Thanksgiving dinner costs less this year
From staff and wire reports - Nov 22, 2007
FROM WIRE REPORTS
That’s down by $3.50 from last year’s average of $39.81 – a 9 percent drop.
The survey was based on an American Farm Bureau Federation survey shopping list that includes turkey, stuffing, sweet potatoes, rolls with butter, peas, cranberries, a relish tray of carrots and celery, pumpkin pie with whipped cream and beverages of coffee and milk, all in quantities sufficient to serve a group of 10.
The cost of a 16-pound turkey, at $13.60, or roughly $.85 per pound, reflects a decrease of 23 cents per pound, or a total decrease of $3.68 per turkey. "This is the major reason for the overall decrease in the cost of the 2007 Thanksgiving dinner," said LSU AgCenter family economist Dr. Jeanette Tucker.
The LSU AgCenter and Farm Bureau surveys both looked for the best possible prices without taking advantage of special promotional coupons or purchase deals. Research suggests that four out of five whole, frozen Thanksgiving turkeys are sold on a holiday special.
USDA research in 2004 found that whole frozen turkeys sold in November were two-thirds the cost that consumers paid for the same turkeys during the other 11 months of the year.
This suggests that many consumers probably purchase Thanksgiving turkeys for considerably less than either survey reports," Tucker said.
Another item priced lower this year is a package of two 9-inch pie shells for $2.01, down from $2.61 in 2006.
Higher-priced items this year include: a gallon of whole milk, $4.48; 3 pounds of sweet potatoes, $3.15; a 12-ounce bag of fresh cranberries, $2.32; 30-ounce pumpkin pie mix, $1.98; 16-ounce froze green peas, $1.26; 12-ounce cubed stuffing mix, $1.84; 12-ounce brown-and-serve rolls, $1.54; and 8-ounce whipping cream, $1.50.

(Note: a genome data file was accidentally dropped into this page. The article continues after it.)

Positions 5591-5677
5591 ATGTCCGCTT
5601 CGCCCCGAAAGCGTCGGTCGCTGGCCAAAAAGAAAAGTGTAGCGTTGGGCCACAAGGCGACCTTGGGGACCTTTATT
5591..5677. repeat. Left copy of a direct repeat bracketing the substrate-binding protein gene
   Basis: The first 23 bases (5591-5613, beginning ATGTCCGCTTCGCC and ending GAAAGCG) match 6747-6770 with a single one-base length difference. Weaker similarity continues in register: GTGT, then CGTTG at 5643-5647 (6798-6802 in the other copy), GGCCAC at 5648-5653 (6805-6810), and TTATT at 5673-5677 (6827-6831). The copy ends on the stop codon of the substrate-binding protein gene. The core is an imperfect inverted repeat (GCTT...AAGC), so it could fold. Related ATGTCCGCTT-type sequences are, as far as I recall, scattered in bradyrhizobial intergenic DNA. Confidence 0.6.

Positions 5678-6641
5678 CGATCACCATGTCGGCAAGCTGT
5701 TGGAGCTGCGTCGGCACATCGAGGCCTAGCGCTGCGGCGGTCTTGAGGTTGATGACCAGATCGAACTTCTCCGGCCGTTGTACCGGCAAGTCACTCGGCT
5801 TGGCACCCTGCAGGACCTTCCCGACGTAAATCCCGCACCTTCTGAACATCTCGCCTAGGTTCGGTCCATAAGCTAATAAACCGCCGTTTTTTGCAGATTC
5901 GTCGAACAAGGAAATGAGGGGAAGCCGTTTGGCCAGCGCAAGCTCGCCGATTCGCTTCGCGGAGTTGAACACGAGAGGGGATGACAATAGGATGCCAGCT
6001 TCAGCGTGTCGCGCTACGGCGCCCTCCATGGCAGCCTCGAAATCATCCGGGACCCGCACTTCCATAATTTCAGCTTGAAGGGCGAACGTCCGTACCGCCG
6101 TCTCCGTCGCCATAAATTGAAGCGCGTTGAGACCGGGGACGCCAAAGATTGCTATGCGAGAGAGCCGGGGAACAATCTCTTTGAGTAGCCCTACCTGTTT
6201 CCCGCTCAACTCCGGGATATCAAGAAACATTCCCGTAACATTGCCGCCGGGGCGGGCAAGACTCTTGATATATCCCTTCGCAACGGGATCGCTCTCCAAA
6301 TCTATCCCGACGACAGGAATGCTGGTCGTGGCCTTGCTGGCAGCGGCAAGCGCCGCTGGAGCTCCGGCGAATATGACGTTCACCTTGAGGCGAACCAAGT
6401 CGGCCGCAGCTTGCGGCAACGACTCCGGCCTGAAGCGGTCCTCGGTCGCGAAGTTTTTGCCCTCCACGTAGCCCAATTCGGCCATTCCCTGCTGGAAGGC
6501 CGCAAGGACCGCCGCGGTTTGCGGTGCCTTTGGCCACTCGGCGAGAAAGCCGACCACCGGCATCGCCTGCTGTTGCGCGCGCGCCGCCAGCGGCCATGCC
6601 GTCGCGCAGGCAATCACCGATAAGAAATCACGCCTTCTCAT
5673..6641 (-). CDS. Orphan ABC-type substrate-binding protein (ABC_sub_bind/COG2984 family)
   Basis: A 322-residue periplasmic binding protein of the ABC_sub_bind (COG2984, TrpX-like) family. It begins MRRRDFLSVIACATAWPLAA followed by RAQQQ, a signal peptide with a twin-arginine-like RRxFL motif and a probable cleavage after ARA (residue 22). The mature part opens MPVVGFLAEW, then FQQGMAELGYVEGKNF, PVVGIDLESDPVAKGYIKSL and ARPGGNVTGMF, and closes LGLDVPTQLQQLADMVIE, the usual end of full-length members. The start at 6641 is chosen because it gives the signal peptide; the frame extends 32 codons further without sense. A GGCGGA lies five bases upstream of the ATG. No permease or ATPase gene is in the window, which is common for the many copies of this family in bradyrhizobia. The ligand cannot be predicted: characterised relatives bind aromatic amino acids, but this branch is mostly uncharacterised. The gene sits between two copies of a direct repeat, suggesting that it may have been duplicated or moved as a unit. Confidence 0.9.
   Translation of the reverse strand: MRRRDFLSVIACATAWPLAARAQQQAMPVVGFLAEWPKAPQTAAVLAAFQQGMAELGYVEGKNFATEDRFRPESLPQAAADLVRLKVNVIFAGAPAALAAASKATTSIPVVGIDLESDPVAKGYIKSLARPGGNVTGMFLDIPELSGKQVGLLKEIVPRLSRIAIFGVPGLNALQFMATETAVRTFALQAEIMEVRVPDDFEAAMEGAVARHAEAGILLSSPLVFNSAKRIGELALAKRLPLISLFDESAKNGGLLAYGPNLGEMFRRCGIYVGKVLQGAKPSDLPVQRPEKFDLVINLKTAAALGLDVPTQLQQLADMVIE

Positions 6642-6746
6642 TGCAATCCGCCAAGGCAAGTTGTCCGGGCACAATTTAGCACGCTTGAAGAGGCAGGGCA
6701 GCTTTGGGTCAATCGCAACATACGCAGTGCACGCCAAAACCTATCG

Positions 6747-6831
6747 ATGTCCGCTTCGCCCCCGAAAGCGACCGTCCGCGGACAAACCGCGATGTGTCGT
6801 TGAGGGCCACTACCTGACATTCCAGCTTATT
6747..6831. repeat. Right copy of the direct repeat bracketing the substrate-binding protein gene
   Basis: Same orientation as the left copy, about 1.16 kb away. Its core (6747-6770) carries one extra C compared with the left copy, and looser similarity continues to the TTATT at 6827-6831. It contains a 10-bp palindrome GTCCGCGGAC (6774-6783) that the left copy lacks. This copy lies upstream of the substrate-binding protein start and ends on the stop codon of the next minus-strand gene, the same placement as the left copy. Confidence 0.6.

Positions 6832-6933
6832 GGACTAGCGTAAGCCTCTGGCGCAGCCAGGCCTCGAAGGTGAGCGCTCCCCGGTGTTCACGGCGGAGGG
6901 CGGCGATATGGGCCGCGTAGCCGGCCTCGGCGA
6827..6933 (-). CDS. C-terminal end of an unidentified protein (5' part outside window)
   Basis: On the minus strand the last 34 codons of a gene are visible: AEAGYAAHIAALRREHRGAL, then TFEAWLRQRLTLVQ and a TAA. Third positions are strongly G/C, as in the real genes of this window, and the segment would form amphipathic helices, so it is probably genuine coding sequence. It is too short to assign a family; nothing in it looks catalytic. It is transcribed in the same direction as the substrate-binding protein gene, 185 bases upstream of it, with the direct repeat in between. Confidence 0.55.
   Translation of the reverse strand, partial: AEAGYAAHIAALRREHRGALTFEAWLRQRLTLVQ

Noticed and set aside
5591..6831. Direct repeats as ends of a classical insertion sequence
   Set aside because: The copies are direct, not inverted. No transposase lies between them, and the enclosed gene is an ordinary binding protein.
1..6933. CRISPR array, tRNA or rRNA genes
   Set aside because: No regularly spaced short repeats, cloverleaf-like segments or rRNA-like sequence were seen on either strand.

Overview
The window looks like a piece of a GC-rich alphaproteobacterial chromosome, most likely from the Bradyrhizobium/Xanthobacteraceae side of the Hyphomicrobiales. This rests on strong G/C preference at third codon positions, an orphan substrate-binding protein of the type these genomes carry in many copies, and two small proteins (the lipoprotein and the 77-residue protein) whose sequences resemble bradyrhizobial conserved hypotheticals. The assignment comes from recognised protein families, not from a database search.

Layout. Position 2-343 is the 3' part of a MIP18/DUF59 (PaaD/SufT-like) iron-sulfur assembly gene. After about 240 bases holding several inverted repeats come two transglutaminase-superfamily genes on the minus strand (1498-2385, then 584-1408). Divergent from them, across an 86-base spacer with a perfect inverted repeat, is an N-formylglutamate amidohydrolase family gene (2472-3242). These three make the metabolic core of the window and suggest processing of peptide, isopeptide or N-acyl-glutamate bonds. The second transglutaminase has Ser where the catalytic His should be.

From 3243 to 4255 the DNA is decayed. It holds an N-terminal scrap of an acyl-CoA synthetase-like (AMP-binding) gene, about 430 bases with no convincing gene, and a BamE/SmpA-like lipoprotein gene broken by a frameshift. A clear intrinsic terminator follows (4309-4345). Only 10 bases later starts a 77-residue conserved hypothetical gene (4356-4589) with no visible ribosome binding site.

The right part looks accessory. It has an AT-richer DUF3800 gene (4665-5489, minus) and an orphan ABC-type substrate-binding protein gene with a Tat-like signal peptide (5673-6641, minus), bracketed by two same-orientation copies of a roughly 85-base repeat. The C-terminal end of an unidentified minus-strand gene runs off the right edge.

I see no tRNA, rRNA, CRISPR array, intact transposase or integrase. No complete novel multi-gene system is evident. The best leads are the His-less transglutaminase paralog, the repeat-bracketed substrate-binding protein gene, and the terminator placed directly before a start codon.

These price increases can likely be attributed to inflation, increased labor costs and higher energy prices which affect processing, packing, refrigeration and shipping costs.
Insufficient information was provided by the Farm Bureau study to replicate the cost survey for a combined group of miscellaneous items such as coffee, celery, carrots and other ingredients necessary to prepare the meal (onions, eggs, sugar, flour, evaporated milk and butter).
"Thus, the AgCenter used last year’s national average of $2.63," Tucker said.
The Farm Bureau survey was first conducted in 1986 when the average cost of a Thanksgiving meal for 10 was $28.74.
According to the Consumer Price Index data, the 1986 Thanksgiving market basket would cost $55.67 in 2007 dollars, indicating that the real cost of the holiday meal has actually decreased over time, Tucker noted.
The AgCenter does not make any statistical claims about the data, but the survey results reveal price trends in Louisiana, according to the family economist. Tucker offered a number of money-saving tips when shopping for Thanksgiving:• Always use a list, and minimize number of trips to the store.
• Develop the list based on store layout to save time as well as money.
• Shop alone and avoid going to the store just before a meal.
• Check store ads and flyers for money-saving specials.
• Use coupons to reduce the cost of products that you usually buy and use.
• Purchase generic or store brands when practical and money-saving.
• Remember that items placed at eyelevel on shelves are often more expensive.
• Purchase fruits, vegetables and fresh seafood in season to avoid higher prices.
• Purchase fresh, unpeeled, unwashed, unpackaged vegetables.
• Buy in bulk whenever practical to save on cost per ounce and pound.
• Determine cost per serving when selecting meats.
• Check unit pricing to save money.
• Avoid expensive single servings and snack packs.
• Be flexible to take advantage of in-store specials.
For related holiday and family economics and consumer topics, visit the LSU AgCenter homepage, at www.lsuagcenter.com.
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